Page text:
Need to increase the capability and efficiency of your SQL server’s performance, but don’t know where to start? Use these expert performance tuning tips and you’ll see a measurable improvement in your query results!

What Is SQL Server and What Are Queries?

Developed by Microsoft, SQL Server (structured query language) is a relational database management system (RDBMS) that stores and receives data as requested by other software applications. This program allows you to gain insights across your transactional and analytical data, both on physical and virtual servers.

In order to access the information and insights stored in SQL Server, you must input a select query (an inquiry) and the data will be extracted in a readable, analyzable format. To perform an operation such as inserting, deleting, and updating, an action query must be used.

Know Your Tables, Rows, & Columns

First, make sure you’re in an actual table, not view or table-valued function. Next, check the row count to see the size of the logical set. Determine whether or not extra columns are involved because the more there are columns, the less optimal it may be to use certain index operations.

Some queries may benefit from using the PIVOT relational operator (table rotation) to turn the unique values of a column with multiple rows into multiple column values in the output . The opposite function may also be performed by using UNPIVOT.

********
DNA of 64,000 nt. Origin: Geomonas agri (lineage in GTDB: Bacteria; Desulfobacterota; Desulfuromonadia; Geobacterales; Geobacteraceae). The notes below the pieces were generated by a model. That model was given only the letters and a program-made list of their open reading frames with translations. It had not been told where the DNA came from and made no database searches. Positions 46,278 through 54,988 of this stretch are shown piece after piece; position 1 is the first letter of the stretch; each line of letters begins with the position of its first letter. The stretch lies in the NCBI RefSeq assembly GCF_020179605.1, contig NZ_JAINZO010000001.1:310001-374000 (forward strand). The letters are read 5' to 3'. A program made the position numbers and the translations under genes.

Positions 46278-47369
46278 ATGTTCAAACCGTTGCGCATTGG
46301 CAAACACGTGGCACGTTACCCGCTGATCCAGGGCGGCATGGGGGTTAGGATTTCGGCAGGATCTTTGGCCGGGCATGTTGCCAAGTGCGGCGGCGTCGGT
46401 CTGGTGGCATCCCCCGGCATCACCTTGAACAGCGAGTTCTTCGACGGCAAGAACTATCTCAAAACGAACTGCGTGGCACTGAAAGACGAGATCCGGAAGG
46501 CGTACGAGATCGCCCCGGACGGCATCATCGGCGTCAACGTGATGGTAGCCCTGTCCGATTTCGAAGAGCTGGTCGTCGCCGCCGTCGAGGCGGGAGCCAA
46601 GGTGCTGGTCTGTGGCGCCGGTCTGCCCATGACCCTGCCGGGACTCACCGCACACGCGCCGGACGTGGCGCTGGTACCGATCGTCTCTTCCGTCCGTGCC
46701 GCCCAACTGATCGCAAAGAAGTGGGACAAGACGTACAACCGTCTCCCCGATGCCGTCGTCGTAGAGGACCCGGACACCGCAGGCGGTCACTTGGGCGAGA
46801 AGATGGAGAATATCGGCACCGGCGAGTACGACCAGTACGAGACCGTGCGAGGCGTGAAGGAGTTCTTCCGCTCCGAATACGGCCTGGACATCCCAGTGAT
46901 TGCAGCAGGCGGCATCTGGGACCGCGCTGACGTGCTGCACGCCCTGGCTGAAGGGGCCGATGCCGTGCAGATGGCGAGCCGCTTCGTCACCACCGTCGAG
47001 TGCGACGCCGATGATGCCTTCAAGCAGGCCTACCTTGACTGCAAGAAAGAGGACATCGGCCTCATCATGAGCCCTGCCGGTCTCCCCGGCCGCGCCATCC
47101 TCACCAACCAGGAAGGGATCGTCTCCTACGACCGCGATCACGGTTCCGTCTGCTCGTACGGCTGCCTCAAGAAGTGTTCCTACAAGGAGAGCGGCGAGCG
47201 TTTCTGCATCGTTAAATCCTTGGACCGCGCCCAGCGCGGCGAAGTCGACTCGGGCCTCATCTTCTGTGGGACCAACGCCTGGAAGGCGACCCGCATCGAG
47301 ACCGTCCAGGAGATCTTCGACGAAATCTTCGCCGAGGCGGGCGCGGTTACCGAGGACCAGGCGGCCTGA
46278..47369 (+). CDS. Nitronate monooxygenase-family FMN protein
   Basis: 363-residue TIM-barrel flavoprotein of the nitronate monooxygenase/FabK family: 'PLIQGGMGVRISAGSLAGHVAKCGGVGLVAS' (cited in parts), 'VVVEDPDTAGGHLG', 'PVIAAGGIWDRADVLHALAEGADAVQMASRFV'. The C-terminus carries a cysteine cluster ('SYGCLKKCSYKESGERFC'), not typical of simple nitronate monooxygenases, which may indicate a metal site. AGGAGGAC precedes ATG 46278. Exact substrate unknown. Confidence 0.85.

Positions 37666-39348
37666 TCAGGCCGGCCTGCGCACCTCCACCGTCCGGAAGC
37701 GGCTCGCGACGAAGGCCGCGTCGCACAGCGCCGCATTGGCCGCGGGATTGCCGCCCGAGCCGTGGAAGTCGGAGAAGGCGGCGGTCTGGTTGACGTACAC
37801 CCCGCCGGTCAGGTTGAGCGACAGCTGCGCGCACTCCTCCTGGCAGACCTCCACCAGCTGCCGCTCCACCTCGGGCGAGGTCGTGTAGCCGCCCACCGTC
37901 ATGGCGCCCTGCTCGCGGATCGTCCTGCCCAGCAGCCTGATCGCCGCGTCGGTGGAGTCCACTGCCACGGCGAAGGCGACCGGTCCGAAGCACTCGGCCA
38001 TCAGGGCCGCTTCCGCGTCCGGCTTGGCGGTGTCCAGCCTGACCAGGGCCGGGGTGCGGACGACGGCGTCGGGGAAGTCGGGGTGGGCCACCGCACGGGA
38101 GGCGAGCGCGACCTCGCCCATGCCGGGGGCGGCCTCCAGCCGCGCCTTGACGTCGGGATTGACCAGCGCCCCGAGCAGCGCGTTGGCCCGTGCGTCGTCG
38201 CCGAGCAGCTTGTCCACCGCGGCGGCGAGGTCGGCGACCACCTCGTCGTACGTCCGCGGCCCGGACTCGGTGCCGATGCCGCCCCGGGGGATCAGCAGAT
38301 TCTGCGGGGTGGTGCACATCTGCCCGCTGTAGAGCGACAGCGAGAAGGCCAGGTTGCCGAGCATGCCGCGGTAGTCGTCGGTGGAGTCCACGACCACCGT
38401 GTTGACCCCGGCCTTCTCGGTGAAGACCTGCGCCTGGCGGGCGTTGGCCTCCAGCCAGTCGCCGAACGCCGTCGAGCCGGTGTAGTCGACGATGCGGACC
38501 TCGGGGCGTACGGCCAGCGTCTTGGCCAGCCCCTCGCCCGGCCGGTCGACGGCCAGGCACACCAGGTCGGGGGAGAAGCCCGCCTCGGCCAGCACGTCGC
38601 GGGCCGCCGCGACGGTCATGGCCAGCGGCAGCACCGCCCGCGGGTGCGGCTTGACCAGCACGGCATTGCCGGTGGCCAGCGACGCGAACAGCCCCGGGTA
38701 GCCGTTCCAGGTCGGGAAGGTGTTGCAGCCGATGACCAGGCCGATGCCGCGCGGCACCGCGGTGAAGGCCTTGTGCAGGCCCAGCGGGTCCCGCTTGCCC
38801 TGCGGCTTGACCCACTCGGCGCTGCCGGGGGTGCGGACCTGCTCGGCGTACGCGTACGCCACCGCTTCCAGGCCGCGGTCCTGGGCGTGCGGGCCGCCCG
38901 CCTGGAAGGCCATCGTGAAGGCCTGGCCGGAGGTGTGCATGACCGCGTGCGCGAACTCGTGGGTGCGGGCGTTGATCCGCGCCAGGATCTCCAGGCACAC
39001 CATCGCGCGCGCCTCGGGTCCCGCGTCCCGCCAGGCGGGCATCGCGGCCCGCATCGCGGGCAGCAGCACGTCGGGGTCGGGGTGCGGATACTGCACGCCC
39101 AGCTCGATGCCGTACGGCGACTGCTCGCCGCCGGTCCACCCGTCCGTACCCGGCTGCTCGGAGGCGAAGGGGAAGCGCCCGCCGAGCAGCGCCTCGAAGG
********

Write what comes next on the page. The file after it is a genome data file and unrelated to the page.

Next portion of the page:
Inspect Your Filters and Constraints

If the majority of a table rather than a smaller comparison group is returned from a query, further investigation may be required. You may need to examine the query filters WHERE, GROUP BY, and HAVING in a SELECT statement control. Other possible filters and constraints include the following:

  • =, < >, <, and > retrieve comparison operators.
  • BETWEEN and NOT BETWEEN retrieves a range.
  • IN and NOT IN retrieves a list.
  • LIKE and NOT LIKE retrieves pattern matches.
  • IS NULL and IS NOT NULL retrieves null values.
  • =ALL, >ALL, <=ALL, and ANY retrieves all records.
  • AND, OR, and NOT retrieve a combination of conditions.

Examine the Execution

An execution plan, the primary means of troubleshooting a poorly performing query,is the result of the optimizer’s calculations. It can identify the exact piece of SQL code that is causing a slow query to take place. It can also find out why a specific index isn’t getting used. To optimize your execution plan, automate the capture by using a SQL Server Profiler tool.

Adjust & Rerun

Depending on your findings, you may need to adjust your query. Do this one operation at a time, recording your results as you go. This makes it easier for you to determine the impact any of the changes you made had on the results. Look for performance inhibitors such as:

  • Code first generators
  • Abuse of wildcards
  • Scalar functions
  • Nested views
  • Cursors
  • Row-by-row processing

Continue recording your results and adjusting your query until you are satisfied with the final results.

If you continue to be unsatisfied with the results of your query, you can consider adjusting the indexes (clustered or non-clustered) to improve the data warehousing query performance.

Facilitate Tuning with a Performance Monitoring Tool

By using a continuous database performance monitoring tool, troubleshooting your databases will be much faster and easier.

You will have 100% visibility of application performance, get alerts when thresholds are violated, easily see execution plans, and have the capability of monitoring key metrics. Choose an analyzer that does not have a limit on number of users, is agentless, monitors databases on both virtual and physical servers, carries only a small load on monitored servers, and can be installed on your specific type of server.